1. Appointing them as learning initiatives in their own areas as service providers of VACID Africa's Telecentre Academy and Cisco Entrepreneur Institutes’ curricula
2. Supporting the Women Digital Literacy Campaign which was launched early this month in Santiago Chile by Telecentre.org with Intel's Collaboration
3. Promoting the creation of capacity building centres through the collaboration tools that promote knowledge in telecentre management, agribusiness and related businesses that support community enterprise development

We propose a model that addresses the challenges presented here from the recommendations of the study on post-primary agricultural education and training in sub-Sahara Africa adapting supply to changing demand (Vandenbosch, 2006) which observed that:
1. There is need for reorientation of post-primary education and training so that it contributes to increased rural productivity and economic growth.
2. Creation of closer links to labor markets and greater attention to learners’ needs so as to make post-primary education and training much more relevant and effective.
3. More diversified funding mechanisms are needed to ensure quality and sustainable post-primary education and training.
4. There is need for enhanced support to educators and trainers to make post-primary education and training more resourceful.
5. Improved school-community linkages are needed so as to transform post-primary education and training institutions into multi-functional learning centers.
6. Action-research and more effective monitoring and evaluation are needed so as to allow a better understanding of post-primary agricultural education and training.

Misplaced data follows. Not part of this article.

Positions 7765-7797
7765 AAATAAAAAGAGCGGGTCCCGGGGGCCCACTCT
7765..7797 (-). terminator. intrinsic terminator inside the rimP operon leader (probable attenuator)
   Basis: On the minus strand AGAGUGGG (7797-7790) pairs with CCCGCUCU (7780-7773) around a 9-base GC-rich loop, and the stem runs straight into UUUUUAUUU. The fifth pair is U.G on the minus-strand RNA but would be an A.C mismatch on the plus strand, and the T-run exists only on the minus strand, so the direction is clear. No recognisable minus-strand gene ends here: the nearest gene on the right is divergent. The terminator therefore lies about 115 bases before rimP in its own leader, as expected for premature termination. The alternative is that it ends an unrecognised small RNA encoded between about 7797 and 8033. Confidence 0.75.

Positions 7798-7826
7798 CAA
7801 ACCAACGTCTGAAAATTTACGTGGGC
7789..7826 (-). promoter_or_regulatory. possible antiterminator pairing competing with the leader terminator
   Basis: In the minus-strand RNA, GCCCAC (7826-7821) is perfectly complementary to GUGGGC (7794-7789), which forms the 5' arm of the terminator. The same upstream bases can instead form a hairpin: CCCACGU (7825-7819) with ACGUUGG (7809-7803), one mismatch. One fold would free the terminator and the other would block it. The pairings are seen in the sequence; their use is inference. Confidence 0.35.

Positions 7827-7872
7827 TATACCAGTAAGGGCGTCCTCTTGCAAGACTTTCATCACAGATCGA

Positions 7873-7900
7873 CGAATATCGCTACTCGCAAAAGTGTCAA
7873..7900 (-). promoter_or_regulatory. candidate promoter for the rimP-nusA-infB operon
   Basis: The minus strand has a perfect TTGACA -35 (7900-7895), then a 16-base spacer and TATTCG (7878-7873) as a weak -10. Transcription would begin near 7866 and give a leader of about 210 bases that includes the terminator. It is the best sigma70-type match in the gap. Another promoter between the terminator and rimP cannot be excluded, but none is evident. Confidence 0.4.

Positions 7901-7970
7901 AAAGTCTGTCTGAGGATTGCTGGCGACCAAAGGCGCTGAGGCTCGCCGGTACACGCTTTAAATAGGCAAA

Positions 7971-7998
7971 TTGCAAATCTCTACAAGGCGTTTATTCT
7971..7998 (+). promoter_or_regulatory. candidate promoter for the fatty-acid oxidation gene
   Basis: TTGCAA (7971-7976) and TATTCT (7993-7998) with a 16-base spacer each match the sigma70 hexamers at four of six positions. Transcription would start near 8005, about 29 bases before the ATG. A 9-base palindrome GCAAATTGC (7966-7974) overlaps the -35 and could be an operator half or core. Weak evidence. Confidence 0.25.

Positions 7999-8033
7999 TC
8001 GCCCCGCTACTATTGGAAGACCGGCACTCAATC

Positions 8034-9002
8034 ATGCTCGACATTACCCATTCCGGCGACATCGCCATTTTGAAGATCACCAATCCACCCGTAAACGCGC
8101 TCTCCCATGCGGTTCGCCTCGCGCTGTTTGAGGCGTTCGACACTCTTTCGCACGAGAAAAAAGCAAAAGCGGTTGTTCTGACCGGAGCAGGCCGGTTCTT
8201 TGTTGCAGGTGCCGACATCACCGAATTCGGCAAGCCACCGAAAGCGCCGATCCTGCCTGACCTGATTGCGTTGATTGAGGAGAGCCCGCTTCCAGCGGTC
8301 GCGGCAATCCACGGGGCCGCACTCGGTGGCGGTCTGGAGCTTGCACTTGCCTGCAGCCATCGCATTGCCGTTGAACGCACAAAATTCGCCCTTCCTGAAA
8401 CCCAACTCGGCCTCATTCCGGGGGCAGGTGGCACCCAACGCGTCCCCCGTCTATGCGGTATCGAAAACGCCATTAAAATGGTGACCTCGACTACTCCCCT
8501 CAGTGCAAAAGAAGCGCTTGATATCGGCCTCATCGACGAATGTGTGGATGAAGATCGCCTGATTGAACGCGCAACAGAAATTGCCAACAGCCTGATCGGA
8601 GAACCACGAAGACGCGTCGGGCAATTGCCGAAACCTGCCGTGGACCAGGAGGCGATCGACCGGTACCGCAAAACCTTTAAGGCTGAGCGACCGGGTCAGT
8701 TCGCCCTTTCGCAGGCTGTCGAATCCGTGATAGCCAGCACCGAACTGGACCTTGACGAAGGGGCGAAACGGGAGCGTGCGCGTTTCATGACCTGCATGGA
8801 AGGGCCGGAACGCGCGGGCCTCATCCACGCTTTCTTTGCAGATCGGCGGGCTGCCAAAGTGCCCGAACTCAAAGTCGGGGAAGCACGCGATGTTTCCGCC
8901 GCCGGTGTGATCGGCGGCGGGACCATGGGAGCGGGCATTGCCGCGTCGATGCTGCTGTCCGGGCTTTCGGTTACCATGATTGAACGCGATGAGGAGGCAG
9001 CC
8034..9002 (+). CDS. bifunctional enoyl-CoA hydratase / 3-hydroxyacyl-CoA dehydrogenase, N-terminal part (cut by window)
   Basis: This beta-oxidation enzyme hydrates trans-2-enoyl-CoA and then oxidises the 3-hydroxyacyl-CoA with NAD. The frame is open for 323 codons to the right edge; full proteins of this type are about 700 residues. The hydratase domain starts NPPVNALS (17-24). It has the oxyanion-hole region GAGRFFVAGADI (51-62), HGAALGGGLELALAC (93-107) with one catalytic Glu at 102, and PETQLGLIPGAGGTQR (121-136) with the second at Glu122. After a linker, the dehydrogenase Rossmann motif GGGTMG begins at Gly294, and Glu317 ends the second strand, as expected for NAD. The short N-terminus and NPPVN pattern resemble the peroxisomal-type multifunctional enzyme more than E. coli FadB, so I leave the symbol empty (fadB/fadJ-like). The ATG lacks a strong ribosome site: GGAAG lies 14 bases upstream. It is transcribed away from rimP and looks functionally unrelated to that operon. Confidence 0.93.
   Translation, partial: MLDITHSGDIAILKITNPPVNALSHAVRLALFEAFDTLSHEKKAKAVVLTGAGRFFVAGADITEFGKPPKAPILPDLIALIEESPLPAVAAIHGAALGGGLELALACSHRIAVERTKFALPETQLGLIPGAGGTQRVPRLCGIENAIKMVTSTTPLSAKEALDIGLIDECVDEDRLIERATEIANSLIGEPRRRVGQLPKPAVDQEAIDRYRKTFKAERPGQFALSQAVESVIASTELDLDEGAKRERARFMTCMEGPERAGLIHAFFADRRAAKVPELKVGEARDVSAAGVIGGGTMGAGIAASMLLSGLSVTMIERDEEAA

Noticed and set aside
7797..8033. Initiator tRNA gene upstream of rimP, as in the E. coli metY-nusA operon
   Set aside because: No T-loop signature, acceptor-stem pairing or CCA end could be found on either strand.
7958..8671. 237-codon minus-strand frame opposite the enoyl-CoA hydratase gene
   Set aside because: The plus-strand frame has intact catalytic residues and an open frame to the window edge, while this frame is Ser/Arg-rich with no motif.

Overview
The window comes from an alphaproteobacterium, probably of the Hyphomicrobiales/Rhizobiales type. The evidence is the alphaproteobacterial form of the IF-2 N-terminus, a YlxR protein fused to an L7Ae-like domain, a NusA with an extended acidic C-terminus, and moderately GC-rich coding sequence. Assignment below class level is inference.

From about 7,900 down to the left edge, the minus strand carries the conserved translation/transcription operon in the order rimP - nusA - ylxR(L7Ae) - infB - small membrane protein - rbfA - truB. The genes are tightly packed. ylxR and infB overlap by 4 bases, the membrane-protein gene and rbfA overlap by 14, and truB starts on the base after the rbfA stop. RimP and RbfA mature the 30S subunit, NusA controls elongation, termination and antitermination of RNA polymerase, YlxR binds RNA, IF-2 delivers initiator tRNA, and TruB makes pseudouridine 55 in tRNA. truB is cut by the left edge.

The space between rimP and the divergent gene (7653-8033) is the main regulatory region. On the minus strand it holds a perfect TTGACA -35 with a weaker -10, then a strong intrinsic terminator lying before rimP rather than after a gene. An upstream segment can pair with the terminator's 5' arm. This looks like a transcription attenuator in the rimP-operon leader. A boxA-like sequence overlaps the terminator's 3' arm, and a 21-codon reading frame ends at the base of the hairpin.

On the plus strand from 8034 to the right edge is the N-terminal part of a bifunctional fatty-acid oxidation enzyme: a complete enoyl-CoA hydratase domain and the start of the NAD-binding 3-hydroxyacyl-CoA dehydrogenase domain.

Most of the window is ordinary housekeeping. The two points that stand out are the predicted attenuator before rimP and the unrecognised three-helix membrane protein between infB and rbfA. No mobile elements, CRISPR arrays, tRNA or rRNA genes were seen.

While all the above points are equally important, it is the fifth 5th point that resonates most effectively with what this collaboration. With so much learning schools having more infrastructure than there are learners, we seek to link the potential that ICT based learning brings to Murang’a College of Science and Technology by providing the technology leaning of our organization. We also bring to the this collaboration our involvement in community efforts that promote agricultural value chain related engagements. This collaboration therefore proposes the formulation of a unifying institutional framework for the diffusion of our research in technology and SMEs through community owned incubation and knowledge centers and agribusiness and value chains development.

Entrepreneurship Innovation and Incubation

The proposal in this collaboration therefore is to support opportunity generation from a digital perspective, itself guided with the reality that enterprises fail within the first one year once they are start and hence creating the critical need to ameliorate their failure. The Global Entrepreneurship Monitor (GEM Report, 2006) outlines four major areas of the cause of entrepreneurship failure, which this collaboration must bear if it seeks to address enterprise success. These are:
1. Culture ( emphasis is on seeking employment)
2. Skills (lack of business and entrepreneurial skills)
3. Support (government and private sector support for new enterprises and high administrative burdens and high costs)